Ultimately, all this internal conflict was ended by the infamous Cromwellian conquest of Ireland. Oliver Cromwell led merciless sieges across Ireland, including in Kilkenny in 1650. Cromwell’s first attack in Kilkenny was on the castle itself, which is when the now-missing south wall was destroyed. Despite the castle being defended, Cromwell’s army took over the city and the Butler family were forced to go into exile in Europe. This is the only time between 1391 and 1936 that the Butlers did not live in Kilkenny Castle.

In 1680, Charles II was restored to the throne and the Butlers were free to return to Kilkenny. In recognition of their service to the English crown, the family was given a Dukedom. Successive Butler heirs now inherited the title of the Duke of Ormond. The 1st Duke of Ormond took the opportunity when returning from exile to have major construction work done to the castle. Inspired by the European architecture he’d encountered while exiled, he had certain castle features remodelled in the French style, and had the rose garden constructed.


The Williamite War

Despite only returning to the castle in 1680, the Butler family were deeply embroiled in another English war before the end of the 17th century. The Williamite War between King James II and William of Orange saw the 2nd Duke of Ormond, a Williamite, lose his right to Kilkenny Castle. The castle was given to his cousin Lord Galmoy, who supported King James. King James stayed in Kilkenny Castle in 1689 and 1690, seeking refuge from the war. King James officially lost the war after the Battle of the Boyne in 1690. William assumed the throne, and Kilkenny Castle was returned to the Duke of Ormond. Soon after, the Duke hosted King William in the castle.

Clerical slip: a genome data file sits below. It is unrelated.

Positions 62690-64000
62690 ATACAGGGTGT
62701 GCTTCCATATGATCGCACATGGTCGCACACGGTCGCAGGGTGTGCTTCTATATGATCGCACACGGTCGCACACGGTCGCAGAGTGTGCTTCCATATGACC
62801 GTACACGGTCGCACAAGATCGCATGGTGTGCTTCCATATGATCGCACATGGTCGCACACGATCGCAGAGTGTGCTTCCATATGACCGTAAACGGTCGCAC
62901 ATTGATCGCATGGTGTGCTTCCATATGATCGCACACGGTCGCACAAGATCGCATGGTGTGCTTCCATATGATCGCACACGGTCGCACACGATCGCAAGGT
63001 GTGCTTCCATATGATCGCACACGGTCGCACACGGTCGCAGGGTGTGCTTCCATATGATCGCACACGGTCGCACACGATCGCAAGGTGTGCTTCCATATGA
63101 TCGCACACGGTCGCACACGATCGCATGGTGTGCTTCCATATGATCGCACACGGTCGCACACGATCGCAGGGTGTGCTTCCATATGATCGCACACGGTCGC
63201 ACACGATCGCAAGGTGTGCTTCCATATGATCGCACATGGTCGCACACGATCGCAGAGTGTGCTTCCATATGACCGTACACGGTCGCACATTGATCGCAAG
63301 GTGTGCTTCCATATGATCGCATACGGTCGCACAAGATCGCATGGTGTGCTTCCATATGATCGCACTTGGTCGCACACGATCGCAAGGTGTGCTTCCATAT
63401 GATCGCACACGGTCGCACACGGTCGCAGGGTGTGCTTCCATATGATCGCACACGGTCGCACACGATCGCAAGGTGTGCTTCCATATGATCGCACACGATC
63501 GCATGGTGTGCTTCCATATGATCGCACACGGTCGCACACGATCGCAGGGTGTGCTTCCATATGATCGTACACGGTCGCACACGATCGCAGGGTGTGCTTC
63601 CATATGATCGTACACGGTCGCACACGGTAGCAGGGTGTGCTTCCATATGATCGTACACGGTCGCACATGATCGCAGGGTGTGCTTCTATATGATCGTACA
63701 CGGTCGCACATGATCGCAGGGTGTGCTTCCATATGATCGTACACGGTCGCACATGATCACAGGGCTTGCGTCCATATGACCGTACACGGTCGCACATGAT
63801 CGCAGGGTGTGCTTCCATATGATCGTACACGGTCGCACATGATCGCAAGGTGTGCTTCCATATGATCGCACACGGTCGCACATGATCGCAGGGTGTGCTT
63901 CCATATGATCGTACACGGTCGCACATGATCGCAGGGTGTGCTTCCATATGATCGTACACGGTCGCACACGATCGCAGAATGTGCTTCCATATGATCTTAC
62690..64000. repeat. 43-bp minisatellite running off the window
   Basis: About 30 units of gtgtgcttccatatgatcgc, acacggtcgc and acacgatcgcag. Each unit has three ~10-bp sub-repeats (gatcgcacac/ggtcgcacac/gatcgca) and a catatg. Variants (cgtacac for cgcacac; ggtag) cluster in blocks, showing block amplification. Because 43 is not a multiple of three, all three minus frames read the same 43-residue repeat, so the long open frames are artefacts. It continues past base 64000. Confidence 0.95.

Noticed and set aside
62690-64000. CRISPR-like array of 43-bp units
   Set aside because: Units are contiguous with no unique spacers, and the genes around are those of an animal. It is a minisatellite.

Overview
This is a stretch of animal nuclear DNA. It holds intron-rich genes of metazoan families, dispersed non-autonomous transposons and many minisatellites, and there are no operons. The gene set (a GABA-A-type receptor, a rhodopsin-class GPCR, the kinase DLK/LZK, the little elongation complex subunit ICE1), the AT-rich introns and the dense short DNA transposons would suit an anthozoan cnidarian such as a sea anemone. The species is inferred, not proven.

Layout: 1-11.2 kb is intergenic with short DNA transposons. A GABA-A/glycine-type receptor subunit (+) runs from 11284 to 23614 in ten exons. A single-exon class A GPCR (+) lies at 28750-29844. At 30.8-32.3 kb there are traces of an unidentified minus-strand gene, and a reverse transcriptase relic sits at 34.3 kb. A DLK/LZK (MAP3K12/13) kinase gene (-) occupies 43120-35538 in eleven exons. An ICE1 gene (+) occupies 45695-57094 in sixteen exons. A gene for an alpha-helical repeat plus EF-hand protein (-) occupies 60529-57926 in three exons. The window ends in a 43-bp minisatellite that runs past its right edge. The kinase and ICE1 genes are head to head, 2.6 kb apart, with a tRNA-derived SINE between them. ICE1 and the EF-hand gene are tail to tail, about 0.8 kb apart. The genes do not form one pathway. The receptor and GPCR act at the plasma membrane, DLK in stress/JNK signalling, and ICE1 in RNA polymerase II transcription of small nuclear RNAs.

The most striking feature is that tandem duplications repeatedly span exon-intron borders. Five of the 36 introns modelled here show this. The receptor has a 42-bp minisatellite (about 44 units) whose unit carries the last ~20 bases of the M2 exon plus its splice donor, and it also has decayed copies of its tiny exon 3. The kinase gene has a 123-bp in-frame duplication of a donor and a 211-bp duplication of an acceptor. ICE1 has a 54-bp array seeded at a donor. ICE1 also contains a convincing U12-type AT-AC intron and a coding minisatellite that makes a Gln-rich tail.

Kilkenny Castle today

Kilkenny Castle has been owned by the people of Ireland since the Marquess of Ormond sold it to the State for a token sum of £50. The castle was re-opened to the public in 1976 and since then, can be explored all year round. Inside the castle, you’ll find rooms that have been restored to how they would have appeared centuries ago, filled with furniture of the time. Rooms like this include the Long Gallery, the Chinese Bedroom, and the Nursery, filled with Victorian toys. The castle now also has the Butler Gallery, where Irish and international artwork is showcased. The land surrounding the castle is also open to the public, and lots of public events are held in the woodlands.


Kilkenny Castle is included in all of our tours, and should definitely be on the top of your Kilkenny bucket list. Our tours leave at 10 AM and 2 PM, so you can fit one in no matter your schedule. Don’t miss your chance to experience the home of these fantastic stories in person! Kilkenny Castle has attractions for all the family and its event calendar can tell you what to look out for during your visit.